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  Reply # 1043036 13-May-2014 14:13
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KiwiNZ: Communist? .... No


I wouldnt put it to that. I would just say some of their ideas are shaped after such.




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  Reply # 1043037 13-May-2014 14:13
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NZtechfreak: People just have no clue what really constitutes left and right these days do they?


Right and left have always been useless generalisations... people are more complex.

Consider a person could be pro free maket on economics but not for public good/natural monopolies (infrastructure), libertarian on social issues like gay marriage, yet authoritarian on other ones like tough on crime (3 strikes etc), conservative on some issues like the welfare incentives for solo women to breed outside of stable relationships (DPB).

Generally people vote for who they perceive to be the least worst options or the party that has the most benefits for them personally.





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  Reply # 1043039 13-May-2014 14:20
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I have not seen policies that would meet the definition of Communist, I may very well be wrong so if there are I would love to see references here. Now there policies are similar to which our main stream parties have held at some time as NZ historically is a Center left nation with socialist ideals. Not a bad thing at all and served us well in the past.

I am not sure I would like to see the NZ Green Party as the main Government Party yet they still have some growing to do, they will make (and given climate issues needed) a good coalition partner or a strong opposition.




Mike
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 It's our only home, lets clean it up then...

 

Take My Advice, Pull Down Your Pants And Slide On The Ice!

 

 


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  Reply # 1043042 13-May-2014 14:21
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Ragnor: Generally people vote for who they perceive to be the least worst options or the party that has the most benefits for them personally.


They also often vote for the party with the leader they most like, or what their parents voted for/they have always voted for.

What they unfortunately do not vote for in many instances, is actual policy.






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  Reply # 1043044 13-May-2014 14:22
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Ragnor:
NZtechfreak: People just have no clue what really constitutes left and right these days do they?


Right and left have always been useless generalisations... people are more complex.

Consider a person could be pro free maket on economics but not for public good/natural monopolies (infrastructure), libertarian on social issues like gay marriage, yet authoritarian on other ones like tough on crime (3 strikes etc), conservative on some issues like the welfare incentives for solo women to breed outside of stable relationships (DPB).

Generally people vote for who they perceive to be the least worst options or the party that has the most benefits for them personally.






I agree.
People should take the test to see where they stand on the political compass.

Personally I think that strong social conservatism (authoritarianism) combined with liberal laissez-faire economics is as much a recipe for disaster as "hard line" totalitarian communism ever was.

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  Reply # 1043045 13-May-2014 14:23
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NZtechfreak:
Ragnor: Generally people vote for who they perceive to be the least worst options or the party that has the most benefits for them personally.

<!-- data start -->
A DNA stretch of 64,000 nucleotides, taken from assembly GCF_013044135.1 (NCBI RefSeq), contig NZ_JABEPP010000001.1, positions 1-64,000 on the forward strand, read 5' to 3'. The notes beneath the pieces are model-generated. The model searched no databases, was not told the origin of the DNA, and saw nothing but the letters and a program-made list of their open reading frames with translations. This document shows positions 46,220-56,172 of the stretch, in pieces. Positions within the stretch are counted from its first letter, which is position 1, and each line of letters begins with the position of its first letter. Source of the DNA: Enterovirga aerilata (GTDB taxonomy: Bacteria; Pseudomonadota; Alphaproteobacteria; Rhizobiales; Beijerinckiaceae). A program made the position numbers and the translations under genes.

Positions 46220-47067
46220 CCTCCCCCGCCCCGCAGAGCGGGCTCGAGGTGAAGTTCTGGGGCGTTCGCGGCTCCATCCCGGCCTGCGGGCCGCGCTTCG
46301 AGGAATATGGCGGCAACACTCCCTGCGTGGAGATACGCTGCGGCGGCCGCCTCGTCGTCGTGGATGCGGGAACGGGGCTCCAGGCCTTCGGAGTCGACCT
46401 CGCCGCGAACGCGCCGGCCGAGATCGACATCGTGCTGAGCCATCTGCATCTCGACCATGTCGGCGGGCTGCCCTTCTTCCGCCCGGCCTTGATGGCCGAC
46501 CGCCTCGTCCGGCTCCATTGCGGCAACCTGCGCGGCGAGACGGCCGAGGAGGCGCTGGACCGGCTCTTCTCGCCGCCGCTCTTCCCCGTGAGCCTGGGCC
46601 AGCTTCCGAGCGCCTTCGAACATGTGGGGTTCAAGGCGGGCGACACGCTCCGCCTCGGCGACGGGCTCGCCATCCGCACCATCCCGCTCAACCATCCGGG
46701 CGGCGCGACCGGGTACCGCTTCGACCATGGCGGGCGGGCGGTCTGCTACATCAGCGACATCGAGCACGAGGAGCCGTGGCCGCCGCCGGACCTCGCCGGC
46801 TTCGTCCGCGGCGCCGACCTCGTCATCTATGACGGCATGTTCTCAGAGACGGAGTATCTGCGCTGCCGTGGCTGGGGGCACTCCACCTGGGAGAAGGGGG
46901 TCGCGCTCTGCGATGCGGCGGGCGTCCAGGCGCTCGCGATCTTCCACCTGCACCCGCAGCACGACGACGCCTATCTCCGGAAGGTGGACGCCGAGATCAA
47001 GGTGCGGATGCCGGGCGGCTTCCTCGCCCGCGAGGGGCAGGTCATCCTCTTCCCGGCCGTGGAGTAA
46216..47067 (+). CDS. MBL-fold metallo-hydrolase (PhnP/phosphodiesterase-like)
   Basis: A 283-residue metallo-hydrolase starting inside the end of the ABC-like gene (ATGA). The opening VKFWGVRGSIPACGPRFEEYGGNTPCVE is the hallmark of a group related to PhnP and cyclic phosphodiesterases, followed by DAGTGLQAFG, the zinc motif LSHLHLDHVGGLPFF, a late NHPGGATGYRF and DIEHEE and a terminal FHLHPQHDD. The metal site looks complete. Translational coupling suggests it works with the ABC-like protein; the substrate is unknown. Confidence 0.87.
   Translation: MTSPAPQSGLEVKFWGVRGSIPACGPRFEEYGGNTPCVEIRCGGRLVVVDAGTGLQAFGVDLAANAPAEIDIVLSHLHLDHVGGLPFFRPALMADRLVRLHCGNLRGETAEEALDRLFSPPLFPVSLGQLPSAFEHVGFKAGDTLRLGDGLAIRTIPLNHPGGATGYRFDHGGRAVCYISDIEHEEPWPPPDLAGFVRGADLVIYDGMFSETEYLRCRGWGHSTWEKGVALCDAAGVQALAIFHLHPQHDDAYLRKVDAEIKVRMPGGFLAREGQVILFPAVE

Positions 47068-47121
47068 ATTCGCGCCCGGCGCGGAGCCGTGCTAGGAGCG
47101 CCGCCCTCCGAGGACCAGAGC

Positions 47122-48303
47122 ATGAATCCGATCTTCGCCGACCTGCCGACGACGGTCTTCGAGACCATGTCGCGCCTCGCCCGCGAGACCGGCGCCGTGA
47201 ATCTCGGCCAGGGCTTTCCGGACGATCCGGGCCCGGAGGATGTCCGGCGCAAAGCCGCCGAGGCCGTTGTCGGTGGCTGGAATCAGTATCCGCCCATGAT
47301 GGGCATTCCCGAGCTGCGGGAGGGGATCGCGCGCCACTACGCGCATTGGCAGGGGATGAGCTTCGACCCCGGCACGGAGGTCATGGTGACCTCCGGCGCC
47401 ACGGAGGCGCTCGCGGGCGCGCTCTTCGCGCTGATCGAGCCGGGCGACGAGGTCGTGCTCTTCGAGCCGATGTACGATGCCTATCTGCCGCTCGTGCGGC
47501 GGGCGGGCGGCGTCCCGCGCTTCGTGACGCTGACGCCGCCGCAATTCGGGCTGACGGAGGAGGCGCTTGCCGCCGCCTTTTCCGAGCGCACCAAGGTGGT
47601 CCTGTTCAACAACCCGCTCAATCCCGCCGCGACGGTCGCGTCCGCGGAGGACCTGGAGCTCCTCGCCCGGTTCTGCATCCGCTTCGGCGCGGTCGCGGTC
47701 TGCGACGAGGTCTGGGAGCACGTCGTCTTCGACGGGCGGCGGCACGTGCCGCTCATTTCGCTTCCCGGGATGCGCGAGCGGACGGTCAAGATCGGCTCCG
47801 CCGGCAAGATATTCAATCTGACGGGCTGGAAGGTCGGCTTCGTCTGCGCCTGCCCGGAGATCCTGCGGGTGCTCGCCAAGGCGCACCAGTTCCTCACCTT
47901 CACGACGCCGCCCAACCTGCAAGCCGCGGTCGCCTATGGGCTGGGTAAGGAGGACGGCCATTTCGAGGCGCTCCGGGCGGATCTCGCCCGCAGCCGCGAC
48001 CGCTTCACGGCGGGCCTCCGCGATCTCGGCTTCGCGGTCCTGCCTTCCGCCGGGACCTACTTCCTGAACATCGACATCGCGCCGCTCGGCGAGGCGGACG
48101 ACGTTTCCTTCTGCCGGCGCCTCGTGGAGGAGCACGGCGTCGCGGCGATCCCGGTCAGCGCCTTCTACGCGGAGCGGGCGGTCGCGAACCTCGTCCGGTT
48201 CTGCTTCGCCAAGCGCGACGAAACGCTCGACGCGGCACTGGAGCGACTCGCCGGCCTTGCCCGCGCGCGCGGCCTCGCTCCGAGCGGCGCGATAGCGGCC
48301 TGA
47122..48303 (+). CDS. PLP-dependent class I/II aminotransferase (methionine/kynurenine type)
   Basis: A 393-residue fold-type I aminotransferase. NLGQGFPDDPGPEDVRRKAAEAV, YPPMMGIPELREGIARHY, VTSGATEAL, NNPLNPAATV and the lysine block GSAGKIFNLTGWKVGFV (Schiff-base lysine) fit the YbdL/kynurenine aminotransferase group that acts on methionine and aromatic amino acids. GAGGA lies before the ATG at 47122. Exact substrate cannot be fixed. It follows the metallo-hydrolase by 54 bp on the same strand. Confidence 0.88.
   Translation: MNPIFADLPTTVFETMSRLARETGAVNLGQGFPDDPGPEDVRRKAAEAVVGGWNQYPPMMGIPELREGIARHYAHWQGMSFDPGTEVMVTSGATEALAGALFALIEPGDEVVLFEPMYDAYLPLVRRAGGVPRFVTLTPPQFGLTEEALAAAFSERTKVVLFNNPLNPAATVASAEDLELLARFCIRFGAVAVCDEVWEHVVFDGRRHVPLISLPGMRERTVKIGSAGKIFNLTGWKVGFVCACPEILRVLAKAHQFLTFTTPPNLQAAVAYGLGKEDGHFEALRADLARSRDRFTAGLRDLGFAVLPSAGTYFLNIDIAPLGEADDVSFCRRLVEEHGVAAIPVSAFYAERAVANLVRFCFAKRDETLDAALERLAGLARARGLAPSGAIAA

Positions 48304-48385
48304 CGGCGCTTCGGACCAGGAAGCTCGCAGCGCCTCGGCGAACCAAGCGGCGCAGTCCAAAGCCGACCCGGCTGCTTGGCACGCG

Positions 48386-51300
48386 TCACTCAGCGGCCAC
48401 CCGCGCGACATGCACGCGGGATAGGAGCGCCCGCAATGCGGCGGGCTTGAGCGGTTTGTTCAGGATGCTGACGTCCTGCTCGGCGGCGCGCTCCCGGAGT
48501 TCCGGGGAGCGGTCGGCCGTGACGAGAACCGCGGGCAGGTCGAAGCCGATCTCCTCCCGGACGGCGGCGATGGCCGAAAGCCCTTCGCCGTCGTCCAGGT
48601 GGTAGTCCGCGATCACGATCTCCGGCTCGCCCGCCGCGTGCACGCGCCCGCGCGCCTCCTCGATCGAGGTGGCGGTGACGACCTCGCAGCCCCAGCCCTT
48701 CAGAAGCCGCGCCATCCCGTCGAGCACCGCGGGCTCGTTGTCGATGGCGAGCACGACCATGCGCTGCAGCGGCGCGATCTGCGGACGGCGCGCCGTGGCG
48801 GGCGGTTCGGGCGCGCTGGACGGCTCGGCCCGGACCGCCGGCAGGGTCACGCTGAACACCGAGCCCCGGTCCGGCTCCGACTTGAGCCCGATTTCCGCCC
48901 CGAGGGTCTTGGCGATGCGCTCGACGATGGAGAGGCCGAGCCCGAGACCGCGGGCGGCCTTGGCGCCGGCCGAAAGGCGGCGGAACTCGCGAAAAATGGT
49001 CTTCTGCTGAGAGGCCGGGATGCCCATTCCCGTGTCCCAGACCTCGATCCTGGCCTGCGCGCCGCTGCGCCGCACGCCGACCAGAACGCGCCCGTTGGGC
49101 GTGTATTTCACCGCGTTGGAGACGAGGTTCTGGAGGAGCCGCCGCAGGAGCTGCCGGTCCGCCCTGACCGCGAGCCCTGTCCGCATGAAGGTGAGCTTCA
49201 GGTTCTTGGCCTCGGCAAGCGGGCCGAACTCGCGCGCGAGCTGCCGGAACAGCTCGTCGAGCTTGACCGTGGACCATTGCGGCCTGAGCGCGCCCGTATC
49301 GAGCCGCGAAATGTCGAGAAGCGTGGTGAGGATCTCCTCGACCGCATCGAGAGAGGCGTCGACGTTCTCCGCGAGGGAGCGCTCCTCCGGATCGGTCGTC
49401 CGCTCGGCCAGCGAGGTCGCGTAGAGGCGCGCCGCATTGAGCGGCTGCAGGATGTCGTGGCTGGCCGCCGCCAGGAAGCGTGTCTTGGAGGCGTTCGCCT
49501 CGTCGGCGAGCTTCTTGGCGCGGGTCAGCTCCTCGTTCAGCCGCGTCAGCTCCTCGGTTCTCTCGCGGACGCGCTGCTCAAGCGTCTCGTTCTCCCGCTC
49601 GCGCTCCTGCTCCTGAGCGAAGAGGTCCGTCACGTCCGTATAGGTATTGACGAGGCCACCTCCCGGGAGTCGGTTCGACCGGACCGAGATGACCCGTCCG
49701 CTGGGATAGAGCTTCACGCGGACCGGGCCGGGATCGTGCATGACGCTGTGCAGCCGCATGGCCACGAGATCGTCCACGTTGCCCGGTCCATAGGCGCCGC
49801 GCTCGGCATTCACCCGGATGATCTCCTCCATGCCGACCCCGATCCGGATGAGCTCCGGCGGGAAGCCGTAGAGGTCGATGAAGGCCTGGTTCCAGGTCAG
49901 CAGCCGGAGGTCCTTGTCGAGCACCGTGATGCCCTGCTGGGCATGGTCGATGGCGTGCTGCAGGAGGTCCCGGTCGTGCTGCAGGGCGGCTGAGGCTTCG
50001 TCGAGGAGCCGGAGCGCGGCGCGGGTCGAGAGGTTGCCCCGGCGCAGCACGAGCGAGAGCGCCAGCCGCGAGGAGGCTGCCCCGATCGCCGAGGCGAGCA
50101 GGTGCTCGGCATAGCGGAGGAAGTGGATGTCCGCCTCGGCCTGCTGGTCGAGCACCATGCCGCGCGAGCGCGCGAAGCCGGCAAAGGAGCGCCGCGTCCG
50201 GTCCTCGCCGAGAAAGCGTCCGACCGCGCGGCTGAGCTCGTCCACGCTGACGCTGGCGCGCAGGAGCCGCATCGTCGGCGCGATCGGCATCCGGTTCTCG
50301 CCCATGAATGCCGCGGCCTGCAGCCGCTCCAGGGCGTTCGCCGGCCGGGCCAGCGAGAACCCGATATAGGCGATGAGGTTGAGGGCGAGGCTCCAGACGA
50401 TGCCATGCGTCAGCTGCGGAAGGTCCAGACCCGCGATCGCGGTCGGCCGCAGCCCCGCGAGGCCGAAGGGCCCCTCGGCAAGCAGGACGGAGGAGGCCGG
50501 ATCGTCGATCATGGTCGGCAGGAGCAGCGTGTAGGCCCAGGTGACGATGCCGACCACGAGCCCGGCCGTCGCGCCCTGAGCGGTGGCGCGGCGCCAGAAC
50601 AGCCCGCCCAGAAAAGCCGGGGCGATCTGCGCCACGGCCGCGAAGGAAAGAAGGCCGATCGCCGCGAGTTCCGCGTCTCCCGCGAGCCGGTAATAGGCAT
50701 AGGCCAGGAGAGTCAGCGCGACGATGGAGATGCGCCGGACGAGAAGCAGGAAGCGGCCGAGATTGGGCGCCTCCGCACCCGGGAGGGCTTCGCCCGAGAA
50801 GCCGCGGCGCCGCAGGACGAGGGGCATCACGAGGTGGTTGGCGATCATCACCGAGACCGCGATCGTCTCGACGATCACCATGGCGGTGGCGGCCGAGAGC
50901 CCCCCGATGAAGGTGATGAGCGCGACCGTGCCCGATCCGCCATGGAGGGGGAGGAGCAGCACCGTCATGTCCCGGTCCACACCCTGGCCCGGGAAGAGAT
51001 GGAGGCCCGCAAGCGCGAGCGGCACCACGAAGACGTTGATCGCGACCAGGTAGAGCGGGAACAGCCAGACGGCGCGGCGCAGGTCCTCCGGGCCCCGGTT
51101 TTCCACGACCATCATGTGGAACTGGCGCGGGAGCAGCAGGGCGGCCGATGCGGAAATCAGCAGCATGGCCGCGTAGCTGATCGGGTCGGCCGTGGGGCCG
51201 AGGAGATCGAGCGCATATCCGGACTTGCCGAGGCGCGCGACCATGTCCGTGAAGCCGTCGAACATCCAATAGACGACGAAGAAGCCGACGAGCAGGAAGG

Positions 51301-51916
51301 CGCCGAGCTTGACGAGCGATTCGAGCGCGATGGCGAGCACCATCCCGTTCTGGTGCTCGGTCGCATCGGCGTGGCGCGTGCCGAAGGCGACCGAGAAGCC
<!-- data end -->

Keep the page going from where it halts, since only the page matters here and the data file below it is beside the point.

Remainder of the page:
They also often vote for the party with the leader they most like, or what their parents voted for/they have always voted for.

What they unfortunately do not vote for in many instances, is actual policy.




I tend to agree with this, and it is the mass media influence that make personalities bigger than substance.




Mike
Retired IT Manager. 
The views stated in my posts are my personal views and not that of any other organisation.

 

 It's our only home, lets clean it up then...

 

Take My Advice, Pull Down Your Pants And Slide On The Ice!

 

 


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Master Geek
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  Reply # 1043048 13-May-2014 14:25
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I like driving my WRX but I had to stop driving in January this year for medical reasons.  Going from a car back to walking and public transport makes you realise how poor the service is in Auckland and if you can't drive you effectively become a second class citizen.  Not everyone can drive everywhere in their "fuel efficient private car".  A trip to visit a friend that used to take me 35 minutes to drive now takes me 2hours by public transport including a transfer, waiting and a 1.5km walk at one end.

So yes I do support better public transport - you should too, after all it will clear the roads for more fuel efficient private cars ;)

churs
ben




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  Reply # 1043075 13-May-2014 14:59
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- Community transport, e.g. buses over fuel efficient private vehicles
Public transport on the whole is vastly more efficient that people sitting in (even efficient) cars. This is particularly true in larger cites where traffic congestion becomes a problem, as even a Hybrid sitting in traffic going nowhere isn't very efficient. Public transport reduces the burden on our roads (less maintenance etc) and the less people who park in cities means the relatively scarce space in our CBDs can be used more productively than car parks. The issue is usually about how GOOD the public transport is. How reliable is it, how frequent is it, how congested is it and how far to you have to travel from home and the office to get on it.

- Community vege gardens
I don't think the Greens are proposing banning you from having your own Vege garden or continuing to buy your veges from the supermarket or whatever as you do now. This is more of a 'community initiative' where people who might choose to can participate. It has it's benefits, but it's not for everyone. If you don't want to participate, what's the harm?